How to Find Out If Someone Filed for Bankruptcy in Utah

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Bankruptcies are a matter of public record in Utah. You can search a person's public records online at home or at the Utah District Court.

Some public record searching systems require you to pay a fee, but there are several that will allow you to do a search for free and receive limited details about public records attached to the person's name. If you want to see details of the public record pulled from these types of sites, you will have to pay a fee. If you search public records at the District Court, there is no fee.

Searching Records at the Utah District Court

Some local courts have access to the federal court records as well.
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Go to the Utah District Court at: United States District Court, District of Utah 350 South Main Street, Room 150 Salt Lake City, UT 84101 Some other state courts have access to the system where federal court records are kept. Check with the state district court in your area to see if they have access.

Online record-keeping systems are easier to navigate than paper files.
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Ask the court clerk to direct you to the computer where the PACER system is loaded. The clerk may have to use a login, depending on how much the system has been used that day. PACER is the system the US courts use to electronically file all federal cases by docket, or case, number.

Searching the records can take some time.
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Type in the name of the person you want to search records for and hit "enter." All of the public records under that person's name will come up, so look for records containing the word "bankruptcy." If more than one bankruptcy comes up under that person's name, verify the address and compare. Some people have multiple bankruptcy records, but some people might also have the same name as the person for whose information you are searching.

Always verify the information you find to be sure it is accurate.
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Verify the information you found with the person you did the search on. If there is a mistake and you found a record that belongs to someone else, you should know.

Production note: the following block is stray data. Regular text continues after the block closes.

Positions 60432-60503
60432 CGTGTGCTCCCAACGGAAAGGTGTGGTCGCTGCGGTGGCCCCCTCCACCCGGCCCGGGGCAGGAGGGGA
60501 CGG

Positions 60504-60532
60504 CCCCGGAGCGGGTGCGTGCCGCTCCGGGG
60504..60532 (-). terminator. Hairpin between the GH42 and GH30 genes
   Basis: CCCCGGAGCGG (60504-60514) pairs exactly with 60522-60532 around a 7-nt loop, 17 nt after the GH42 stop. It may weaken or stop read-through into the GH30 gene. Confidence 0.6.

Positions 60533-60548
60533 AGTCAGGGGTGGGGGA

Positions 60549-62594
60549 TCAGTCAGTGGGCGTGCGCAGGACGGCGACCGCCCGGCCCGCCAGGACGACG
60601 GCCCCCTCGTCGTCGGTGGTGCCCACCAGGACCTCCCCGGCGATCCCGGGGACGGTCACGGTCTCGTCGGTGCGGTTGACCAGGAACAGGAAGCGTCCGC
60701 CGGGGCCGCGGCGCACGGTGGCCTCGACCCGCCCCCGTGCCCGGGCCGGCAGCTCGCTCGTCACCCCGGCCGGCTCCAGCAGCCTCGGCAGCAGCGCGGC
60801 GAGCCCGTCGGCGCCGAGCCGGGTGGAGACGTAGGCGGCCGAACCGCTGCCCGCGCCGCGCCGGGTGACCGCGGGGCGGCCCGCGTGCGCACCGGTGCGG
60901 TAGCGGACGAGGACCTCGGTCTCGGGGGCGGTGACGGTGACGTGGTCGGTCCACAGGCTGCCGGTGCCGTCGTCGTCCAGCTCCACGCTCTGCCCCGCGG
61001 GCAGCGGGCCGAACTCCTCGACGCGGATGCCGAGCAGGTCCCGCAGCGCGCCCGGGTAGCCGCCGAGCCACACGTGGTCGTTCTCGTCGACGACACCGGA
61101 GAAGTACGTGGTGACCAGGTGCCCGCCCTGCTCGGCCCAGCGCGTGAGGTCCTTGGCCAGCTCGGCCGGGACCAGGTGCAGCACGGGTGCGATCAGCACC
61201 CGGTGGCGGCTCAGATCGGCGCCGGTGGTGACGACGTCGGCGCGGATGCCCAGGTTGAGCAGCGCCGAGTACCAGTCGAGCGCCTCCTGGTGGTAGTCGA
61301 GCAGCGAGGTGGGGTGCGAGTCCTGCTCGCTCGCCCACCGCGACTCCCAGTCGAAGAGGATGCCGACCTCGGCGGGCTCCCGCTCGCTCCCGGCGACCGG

Searching for Bankruptcy Records at Home

Most record search sites will allow you to search records for free, but pay to view the results.
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Choose the online record search service you will use. There are several available that assist you in making sure you have the right person associated with the name you search. The PACER system used in the district court is also available for use at home for a fee.

Record-searching websites simplify the search process by filtering results for you.
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Type in the name of the person you are searching about, select "Utah" from the "location" dropdown menu and hit "enter." This process is standard for several of the record-searching sites.

Possible bankruptcy matches will say
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Look through the name and record results to choose the likeliest one. Most record-searching sites will filter the results into potential matches by name. Select the most likely match and see if there are any possible bankruptcy matches. Click on the record if it says it is a possible bankruptcy.

While record searching sites may charge more for pulling up records, they simplify the search process to make it easier to find the right record.
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Choose the payment package based on the number of records you plan to search and how detailed of a record you want to view. Some sites offer a discounted fee if you sign up for a free trial of their services. Some websites allow you to pay per search and others require you to sign up for a term membership. PACER requires a login and charges 8 cents (as of June 2010) per page viewed, but you have to be approved in order to use the system from home. You can register on the PACER website.


  • The PACER system can be difficult to navigate, but it is far less expensive than using a record searching website. Record searching website services do charge higher fees than using the PACER system, but they make it easier to navigate the search results and give a simpler breakdown of what is in the public records that come up.


  • The PACER system has strict guidelines for use. Violating these guidelines is against the law and can result in criminal charges and fines.



About the Author

Linda Becksterhed is a professional writer with a legal and crafting focus. She handled creation and distribution of fan newsletters from 1998 to 2001 and maintains an entertainment blog. She is a paralegal and an accomplished fiber artist, specializing in yarn, spinning fibers and crochet and knit designs.

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